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Student Voices
January 25, 2021 | Robin Kencel

3 Ways to Optimize Your Home for Virtual Learning

3 Ways to Optimize Your Home for Virtual Learning

Your home has a kitchen, a living room, and a bedroom, but does it have a virtual learning area? Due to the COVID-19 pandemic, it’s becoming increasingly popular for schools to ask students to learn from home. While unprecedented, this change doesn’t have to be overwhelming. Make the transition to virtual learning smoother with these ten tips for optimizing your space for at-home education.

1. Create an At-Home Classroom 

Cultivating a proper work area for optimized learning is imperative for student success during virtual education sessions. No matter how much room you have to work with, there are a few steps you can take to create the best learning space possible for your student.

Choose a Prime Location

Each student learns differently. This means that each student also has different preferences for their desired learning space. Choosing a location that suits your student’s learning style can boost their success while learning from home. If your student likes to learn in total peace and solitude, consider transforming a corner of their bedroom into a learning zone. However, if your student prefers ambient noise and the comfort of a parent nearby, perhaps utilize a space in the kitchen or near the home office.

Start with a Flat Surface

First and foremost, your workspace will need a flat surface to use as a desk. Whether you opt to use the kitchen counter, the dining room table, or a desk in a quiet office, having a solid surface to work on creates a sense of consistency in your child’s schedule.

Light It Up 

Proper lighting is imperative for focus during school. Whether you opt to draw open the curtains and let the natural light flow in or supplement with indoor lighting, a well-lit room will allow your student to be able to be easily seen during Zoom calls and be able to see their assignments bright and clear.

Use Multiple Learning Hubs

Differentiating educational spaces will help distinguish types of learning, from Zoom classes to quiet study time to homework. Much like changing classrooms for different school subjects, changing environments can activate a different part of your child’s brain for different types of learning.

Designate a School Computer

In addition to establishing specific work areas, consider using only one computer for Zoom lessons, if possible. You can remove any extraneous programs from the computer so that your student won’t be tempted by distractions, and this way, your student knows that when they sit down at this computer, it’s time to work.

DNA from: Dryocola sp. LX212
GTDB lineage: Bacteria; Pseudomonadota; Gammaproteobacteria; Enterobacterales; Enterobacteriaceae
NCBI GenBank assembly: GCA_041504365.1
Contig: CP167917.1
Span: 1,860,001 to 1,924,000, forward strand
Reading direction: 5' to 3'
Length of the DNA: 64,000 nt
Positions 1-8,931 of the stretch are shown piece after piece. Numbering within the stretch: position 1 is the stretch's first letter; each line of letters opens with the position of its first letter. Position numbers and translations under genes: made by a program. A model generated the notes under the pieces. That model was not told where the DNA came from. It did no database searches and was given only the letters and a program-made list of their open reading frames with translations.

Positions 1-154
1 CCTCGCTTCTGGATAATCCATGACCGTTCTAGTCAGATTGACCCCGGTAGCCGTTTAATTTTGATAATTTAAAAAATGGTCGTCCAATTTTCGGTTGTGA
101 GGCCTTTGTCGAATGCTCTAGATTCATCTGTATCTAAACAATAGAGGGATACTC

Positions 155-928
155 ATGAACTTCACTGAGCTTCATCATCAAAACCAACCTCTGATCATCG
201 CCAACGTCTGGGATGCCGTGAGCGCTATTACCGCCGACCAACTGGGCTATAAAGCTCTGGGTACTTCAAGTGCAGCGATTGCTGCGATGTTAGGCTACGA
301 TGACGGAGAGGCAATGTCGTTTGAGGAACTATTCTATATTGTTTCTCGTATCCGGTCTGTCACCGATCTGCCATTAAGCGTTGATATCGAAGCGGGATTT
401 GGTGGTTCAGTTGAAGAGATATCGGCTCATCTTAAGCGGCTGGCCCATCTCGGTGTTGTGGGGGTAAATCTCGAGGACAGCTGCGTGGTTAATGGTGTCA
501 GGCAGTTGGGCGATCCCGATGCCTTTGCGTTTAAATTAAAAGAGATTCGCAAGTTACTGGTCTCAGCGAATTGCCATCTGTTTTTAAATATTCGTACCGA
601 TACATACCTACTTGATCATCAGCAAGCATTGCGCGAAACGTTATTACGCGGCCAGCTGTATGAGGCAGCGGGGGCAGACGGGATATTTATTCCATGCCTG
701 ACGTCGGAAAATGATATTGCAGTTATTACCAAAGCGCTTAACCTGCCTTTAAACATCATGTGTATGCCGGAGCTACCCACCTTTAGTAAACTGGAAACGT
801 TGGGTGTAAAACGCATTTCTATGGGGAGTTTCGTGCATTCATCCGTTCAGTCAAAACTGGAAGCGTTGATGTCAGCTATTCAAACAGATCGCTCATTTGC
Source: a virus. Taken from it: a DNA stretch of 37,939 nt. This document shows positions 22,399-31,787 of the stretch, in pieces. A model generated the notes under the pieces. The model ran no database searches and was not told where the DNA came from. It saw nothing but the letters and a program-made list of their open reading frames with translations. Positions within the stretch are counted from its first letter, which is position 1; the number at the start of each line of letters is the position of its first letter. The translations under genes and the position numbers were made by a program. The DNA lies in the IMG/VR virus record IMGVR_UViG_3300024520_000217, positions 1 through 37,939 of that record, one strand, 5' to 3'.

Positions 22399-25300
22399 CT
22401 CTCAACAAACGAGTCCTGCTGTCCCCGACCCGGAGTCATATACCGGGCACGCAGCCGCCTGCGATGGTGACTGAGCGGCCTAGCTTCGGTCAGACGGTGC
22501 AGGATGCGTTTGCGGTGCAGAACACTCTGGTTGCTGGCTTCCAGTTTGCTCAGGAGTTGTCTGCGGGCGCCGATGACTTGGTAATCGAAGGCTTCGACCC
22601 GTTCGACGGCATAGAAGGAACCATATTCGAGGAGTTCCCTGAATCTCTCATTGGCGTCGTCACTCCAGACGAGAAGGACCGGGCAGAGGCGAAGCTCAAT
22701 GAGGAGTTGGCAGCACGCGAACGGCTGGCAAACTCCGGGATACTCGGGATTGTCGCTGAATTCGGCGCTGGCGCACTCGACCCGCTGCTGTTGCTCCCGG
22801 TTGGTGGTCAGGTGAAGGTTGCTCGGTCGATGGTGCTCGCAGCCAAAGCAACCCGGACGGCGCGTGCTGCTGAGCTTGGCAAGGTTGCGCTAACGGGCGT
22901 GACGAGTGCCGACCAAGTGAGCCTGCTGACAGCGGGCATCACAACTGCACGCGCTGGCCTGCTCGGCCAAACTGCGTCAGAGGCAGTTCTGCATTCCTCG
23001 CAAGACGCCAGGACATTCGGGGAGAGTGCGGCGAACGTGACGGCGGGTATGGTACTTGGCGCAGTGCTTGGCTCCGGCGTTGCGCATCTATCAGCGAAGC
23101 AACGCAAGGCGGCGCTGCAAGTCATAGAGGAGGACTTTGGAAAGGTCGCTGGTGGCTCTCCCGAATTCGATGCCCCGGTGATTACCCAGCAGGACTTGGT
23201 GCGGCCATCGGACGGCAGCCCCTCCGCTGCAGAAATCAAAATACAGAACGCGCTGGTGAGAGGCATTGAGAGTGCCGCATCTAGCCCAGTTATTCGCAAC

Add a Personal Touch

Because your student will be spending many hours working in this area, allow them to put a personal touch on their workspace. Getting input from your child will help them feel involved in the process and encourage them to stay motivated while at the desk.

Establish a Schedule

Adding a calendar or a written schedule to the learning area will help keep you and your student on track. Using a whiteboard, a chalkboard, or a simple sheet of paper, outline the day in blocks so that your student will know what to expect throughout the day. You can also implement a weekly or monthly calendar for a broader look at what’s up next. Keeping the calendar close to the work area makes it easily readable so that everyone knows what’s on the agenda. Creating a routine is one of the most important aspects of home-learning success, and the calendar will make it easier to follow.

2. Stock Up on School Supplies

From the obvious to the unexpected, having the right tools on hand is key to any job well done. Here are a few important ingredients to successful at-home learning.

Pens, Pencils, and Paper, Oh My!

Although they’re learning from home, your student will still need some school supplies. For virtual learning, you’ll still want to stock up on the most important organizational and study supplies, from number 2 pencils to sticky notes. Your student’s age will influence these purchases, so don’t forget to consider which supplies might be needed for make-at-home craft projects or poster board presentations. A second-grade student might need all the ingredients to make homemade slime, while a high schooler might need access to online programs to create class content. Keep these supplies easily accessible throughout the day so that your student can grab what they need.